Bonum Certa Men Certa

Links 26/9/2010: Many New GNU/Linux Releases, Free Software in British Government



GNOME bluefish

Contents





GNU/Linux

  • Proof of Concept PSGroove ported to PlayStation 3 Sixaxis/DualShock 3
    There were reports of people trying to use the SixAxis controller to Jailbreak the PS3. However, we stopped hearing about any progress on it and heard more about clones such as the PS3Key and P3Free and many others. Now, there seems to be proof of a PSGroove port on a PlayStation 3 SixAxis/DualShock 3 controller! Forum user hasuky from http://www.elotrolado.net/ stated that he'll be putting more info online tomorrow.


  • Are Platform Vendors Stealing Linux?
    Of course, such advantages are good for the companies, but not so much the end user. As I already pointed out, trying to un-do the commoditization of Linux does the customer a huge disservice, because you're essentially introducing vendor lock in again. Ultimately, I think the customers should get wise to this and resist such "tuned" versions of Linux.

    But what if they don't? If a vendor can tune a Linux enough, customers might want to stick with the vendor's brand. Make the pricing and implementation simple--as Sprint did with its cellular pricing plans a couple of years ago--and customers may even pay an extra premium for the platform vendor's Linux.

    The success of just such a plan hinges on just how much "better" a platform vendor's Linux is and how compatible its application space is with other Linux distros. Not to mention what the response of Red Hat, Novell, and Canonical will be for their respective RHEL, SUSE Enterprise Linux, and Ubuntu Server offerings.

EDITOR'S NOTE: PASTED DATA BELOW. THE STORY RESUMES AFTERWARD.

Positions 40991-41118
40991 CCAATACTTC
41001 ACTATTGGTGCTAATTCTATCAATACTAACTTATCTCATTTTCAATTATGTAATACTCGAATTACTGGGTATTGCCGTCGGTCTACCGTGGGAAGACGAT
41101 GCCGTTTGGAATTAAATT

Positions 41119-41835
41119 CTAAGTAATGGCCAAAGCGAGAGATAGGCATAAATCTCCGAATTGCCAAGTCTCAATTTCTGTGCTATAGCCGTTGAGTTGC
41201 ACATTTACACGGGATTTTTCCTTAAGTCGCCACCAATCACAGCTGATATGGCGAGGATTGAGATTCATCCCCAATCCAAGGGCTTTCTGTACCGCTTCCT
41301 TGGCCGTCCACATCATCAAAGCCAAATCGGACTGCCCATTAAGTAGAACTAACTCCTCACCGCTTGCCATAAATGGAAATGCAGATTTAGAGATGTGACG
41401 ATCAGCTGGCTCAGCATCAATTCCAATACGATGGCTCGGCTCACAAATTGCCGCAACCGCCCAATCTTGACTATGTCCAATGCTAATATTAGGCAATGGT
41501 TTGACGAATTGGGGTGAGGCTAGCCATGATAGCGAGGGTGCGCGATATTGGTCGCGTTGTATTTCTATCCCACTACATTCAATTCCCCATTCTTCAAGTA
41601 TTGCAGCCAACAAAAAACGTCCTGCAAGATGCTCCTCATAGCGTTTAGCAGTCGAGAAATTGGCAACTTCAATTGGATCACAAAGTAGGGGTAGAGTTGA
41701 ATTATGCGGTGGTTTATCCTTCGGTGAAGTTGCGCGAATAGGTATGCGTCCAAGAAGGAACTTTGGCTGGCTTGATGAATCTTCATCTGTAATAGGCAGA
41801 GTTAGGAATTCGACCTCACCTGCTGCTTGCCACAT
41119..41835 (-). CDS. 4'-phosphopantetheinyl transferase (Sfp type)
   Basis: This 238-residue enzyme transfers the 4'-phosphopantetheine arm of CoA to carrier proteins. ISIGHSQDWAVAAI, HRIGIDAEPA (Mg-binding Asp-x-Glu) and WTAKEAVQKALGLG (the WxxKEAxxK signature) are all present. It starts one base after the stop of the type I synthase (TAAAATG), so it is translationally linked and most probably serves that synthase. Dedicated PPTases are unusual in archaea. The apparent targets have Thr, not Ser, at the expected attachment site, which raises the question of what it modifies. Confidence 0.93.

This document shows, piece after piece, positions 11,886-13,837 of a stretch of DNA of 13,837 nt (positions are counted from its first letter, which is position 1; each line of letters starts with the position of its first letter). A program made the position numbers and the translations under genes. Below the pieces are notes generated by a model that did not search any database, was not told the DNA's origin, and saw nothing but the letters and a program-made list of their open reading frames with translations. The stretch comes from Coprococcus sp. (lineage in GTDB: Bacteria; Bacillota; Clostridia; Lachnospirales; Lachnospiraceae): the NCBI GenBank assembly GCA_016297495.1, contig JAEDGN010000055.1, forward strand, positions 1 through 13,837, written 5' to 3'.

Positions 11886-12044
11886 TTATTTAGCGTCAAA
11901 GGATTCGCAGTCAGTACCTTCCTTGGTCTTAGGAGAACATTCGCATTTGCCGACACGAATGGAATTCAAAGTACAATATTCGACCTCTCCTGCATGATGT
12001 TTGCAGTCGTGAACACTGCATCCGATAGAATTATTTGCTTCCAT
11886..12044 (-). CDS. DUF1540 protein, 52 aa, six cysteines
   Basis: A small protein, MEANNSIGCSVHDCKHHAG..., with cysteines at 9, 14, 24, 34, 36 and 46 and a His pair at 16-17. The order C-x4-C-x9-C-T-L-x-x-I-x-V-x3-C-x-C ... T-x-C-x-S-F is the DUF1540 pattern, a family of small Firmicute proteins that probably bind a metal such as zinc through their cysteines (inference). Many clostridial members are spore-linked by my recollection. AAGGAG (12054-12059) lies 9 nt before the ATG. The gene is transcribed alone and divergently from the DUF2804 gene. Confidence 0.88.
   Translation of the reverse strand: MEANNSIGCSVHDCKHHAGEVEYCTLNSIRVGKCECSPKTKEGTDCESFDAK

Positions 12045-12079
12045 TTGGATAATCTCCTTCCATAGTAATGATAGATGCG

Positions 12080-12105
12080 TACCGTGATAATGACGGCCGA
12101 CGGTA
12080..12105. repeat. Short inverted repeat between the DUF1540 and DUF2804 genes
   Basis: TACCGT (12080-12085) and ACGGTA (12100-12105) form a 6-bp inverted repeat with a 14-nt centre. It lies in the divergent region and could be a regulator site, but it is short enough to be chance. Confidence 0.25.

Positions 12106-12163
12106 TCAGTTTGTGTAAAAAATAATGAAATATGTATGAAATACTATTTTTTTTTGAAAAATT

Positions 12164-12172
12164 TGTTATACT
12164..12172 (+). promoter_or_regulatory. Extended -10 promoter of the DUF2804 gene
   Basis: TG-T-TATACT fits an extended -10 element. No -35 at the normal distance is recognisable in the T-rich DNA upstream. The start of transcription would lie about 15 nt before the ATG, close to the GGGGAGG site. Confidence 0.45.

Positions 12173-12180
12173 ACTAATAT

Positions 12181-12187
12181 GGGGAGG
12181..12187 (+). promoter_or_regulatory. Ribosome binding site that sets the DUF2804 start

It will need to be an interesting response, because right now Oracle and Amazon have something these other three companies don't: a platform (be it physical or virtual). That will be a tricky thing to negate.




  • Kernel Space

    • The People Who Support Linux: “My Heart for Open Source Began with Linux”
      Linux has a way of inspiring all of us. Joshua Drake is a major contributor to the PostgreSQL.org community, lead consultant at Command Prompt, Inc., and is president of United States PosgreSQL, but he says his love for open source began with Linux.

      “I honestly don't know exactly how long {I’ve been using Linux} but my first distribution was SLS and then Yggdrasil. It was pre-Linux 1.0 IIRC.”

      Five points to each of our readers who can say the same.


    • Graphics Stack

      • For Those Interested In Direct3D Over Gallium3D
        There still is great interest and discussion among many users interested in Direct3D 10 and 11 being natively implemented on Linux using a new state tracker that was published this week for the Gallium3D driver architecture. It seems some Wine developers are still in opposition to this effort even though their Direct3D 10 implementation within Wine is still very limited in terms of translating the calls to OpenGL and their Direct3D 11 support really hasn't taken off.

        Besides our links to the original Git commits and mailing list posts, for those wishing to follow the development of this "D3D1X" state tracker and Wine, there's a few more links to pass along.


      • Keith & Peter Talking About X.Org Development
        The 2010 X.Org Developers' Summit in Toulouse has been over for a week, but the disappointing weather in Munich today Oktoberfest finally made it sound more enticing to take care of the remaining XDS 2010 coverage rather than drinking Augustiner in a wet pair of lederhosens. With that said, below are the video recordings of when Keith Packard and Peter Hutterer were talking about the X.Org Server development process changes that have resulted in surprisingly on-time releases.






  • Applications

    • Lightspark's Advanced Graphics Engine Progresses
      For those interested in the state of the "advanced graphics engine" for Lightspark, the newest and promising open-source project to implement support for Adobe's Flash/SWF specification, there's an update. This graphics engine is progressing, according to Alessandro Pignotti, the lead developer of Lightspark.


    • Instructionals/Technical

      • Organizing photos with jBrout


      • User Riots: What Does Not Work with Launcher Menus (Part 2)


      • UNetbootin - Bootable USB Media Made Easy